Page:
The finished concert features a handful of songs from the 2019 performances, and 15 edited songs from the 2020 recording sessions. The group is selling access to its concert at $10 per household, and has provided 38 senior communities with access to it through sponsorships and donations. It will also stream free on Bloomington’s public access television channel on Christmas Eve and Christmas, Ziegler noted.
The video is available through Jan. 1 at noteablesingers.org.
Light up the city
Holiday light displays are a time-honored holiday tradition, but have not been a priority at Martin Luther Campus of Bloomington.
The senior living community hosts an annual Oktoberfest event in the fall, but had to cancel it this year due to the pandemic. When the German-themed evening fell by the wayside, attention turned to finding an alternative event to benefit the residents at Martin Luther Campus and welcome the community. A holiday light display was the answer, according to Kate Blessing, the director of community relations at Martin Luther Campus.
Each night from 5-10 p.m., through Jan. 3, lights – strung throughout the front and back yards of the campus buildings, as well as in courtyards, on fences and anywhere else residents may be able to enjoy them – illuminate the grounds. And visitors have been invited to drive through the campus to see them as well.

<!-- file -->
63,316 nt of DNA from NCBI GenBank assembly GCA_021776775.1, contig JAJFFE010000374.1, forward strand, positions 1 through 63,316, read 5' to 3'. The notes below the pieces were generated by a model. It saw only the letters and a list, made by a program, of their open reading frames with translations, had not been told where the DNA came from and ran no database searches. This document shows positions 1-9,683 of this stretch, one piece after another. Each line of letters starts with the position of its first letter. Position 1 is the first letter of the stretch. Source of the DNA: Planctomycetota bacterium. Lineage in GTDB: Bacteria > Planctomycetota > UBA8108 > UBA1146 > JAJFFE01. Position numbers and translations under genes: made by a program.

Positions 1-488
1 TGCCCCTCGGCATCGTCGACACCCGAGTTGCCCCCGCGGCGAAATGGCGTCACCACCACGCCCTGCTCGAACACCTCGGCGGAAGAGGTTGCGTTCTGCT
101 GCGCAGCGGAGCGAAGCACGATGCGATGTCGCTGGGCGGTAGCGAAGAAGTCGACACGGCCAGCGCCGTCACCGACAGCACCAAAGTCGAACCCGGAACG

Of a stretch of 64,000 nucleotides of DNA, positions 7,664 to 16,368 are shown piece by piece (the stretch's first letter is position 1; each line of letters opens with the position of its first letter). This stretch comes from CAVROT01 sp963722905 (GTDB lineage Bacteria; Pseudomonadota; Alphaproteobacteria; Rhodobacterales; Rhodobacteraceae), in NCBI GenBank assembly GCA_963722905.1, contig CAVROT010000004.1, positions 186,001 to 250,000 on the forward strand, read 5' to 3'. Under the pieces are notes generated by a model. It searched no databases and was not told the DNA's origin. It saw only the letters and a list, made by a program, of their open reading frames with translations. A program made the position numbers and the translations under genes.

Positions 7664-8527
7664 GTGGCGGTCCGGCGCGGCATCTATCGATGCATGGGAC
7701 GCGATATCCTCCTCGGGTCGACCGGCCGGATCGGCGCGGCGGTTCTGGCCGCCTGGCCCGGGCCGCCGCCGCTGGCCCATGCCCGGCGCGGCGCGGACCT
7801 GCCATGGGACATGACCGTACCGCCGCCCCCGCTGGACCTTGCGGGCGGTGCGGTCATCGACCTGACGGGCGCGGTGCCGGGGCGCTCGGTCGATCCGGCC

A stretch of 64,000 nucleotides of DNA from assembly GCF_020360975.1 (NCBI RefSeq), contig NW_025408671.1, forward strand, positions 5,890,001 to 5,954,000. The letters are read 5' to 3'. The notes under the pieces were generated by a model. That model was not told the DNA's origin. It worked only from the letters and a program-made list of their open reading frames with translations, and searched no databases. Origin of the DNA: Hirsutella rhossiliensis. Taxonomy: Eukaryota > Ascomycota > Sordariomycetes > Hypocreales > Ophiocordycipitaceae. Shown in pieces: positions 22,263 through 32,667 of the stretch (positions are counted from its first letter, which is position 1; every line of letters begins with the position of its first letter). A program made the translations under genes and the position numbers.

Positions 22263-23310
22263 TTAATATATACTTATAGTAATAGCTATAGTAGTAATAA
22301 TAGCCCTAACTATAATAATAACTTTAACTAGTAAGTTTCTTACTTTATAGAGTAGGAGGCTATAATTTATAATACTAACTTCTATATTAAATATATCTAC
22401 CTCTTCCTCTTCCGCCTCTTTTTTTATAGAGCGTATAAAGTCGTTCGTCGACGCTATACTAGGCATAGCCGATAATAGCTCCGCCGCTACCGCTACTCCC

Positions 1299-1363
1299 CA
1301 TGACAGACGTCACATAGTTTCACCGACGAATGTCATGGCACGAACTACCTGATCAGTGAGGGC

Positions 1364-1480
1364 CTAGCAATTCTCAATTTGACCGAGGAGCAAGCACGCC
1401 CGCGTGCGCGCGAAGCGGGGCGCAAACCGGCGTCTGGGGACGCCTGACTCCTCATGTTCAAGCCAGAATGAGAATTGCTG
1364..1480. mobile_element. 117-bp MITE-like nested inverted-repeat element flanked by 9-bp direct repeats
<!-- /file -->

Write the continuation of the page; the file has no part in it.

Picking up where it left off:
Inside the buildings, where large gatherings of residents have ceased during the pandemic, photos of decorated areas that residents cannot see are available as a slideshow on an in-house TV channel, which residents can view in their rooms when they need holiday cheer, Blessing explained.
“I think that’s the good thing about COVID. It’s forcing us all – personally and professionally – to think outside of the box and to embrace more technology or new formats, because we have to,” she said.
“We might not have thought to do this without COVID, and that would have been a shame as it has brought joy to all.”
Martin Luther Campus is at 1401 E. 100th St., Bloomington.
Follow Bloomington community editor Mike Hanks on Twitter at @suncurrent and on Facebook at suncurrentcentral.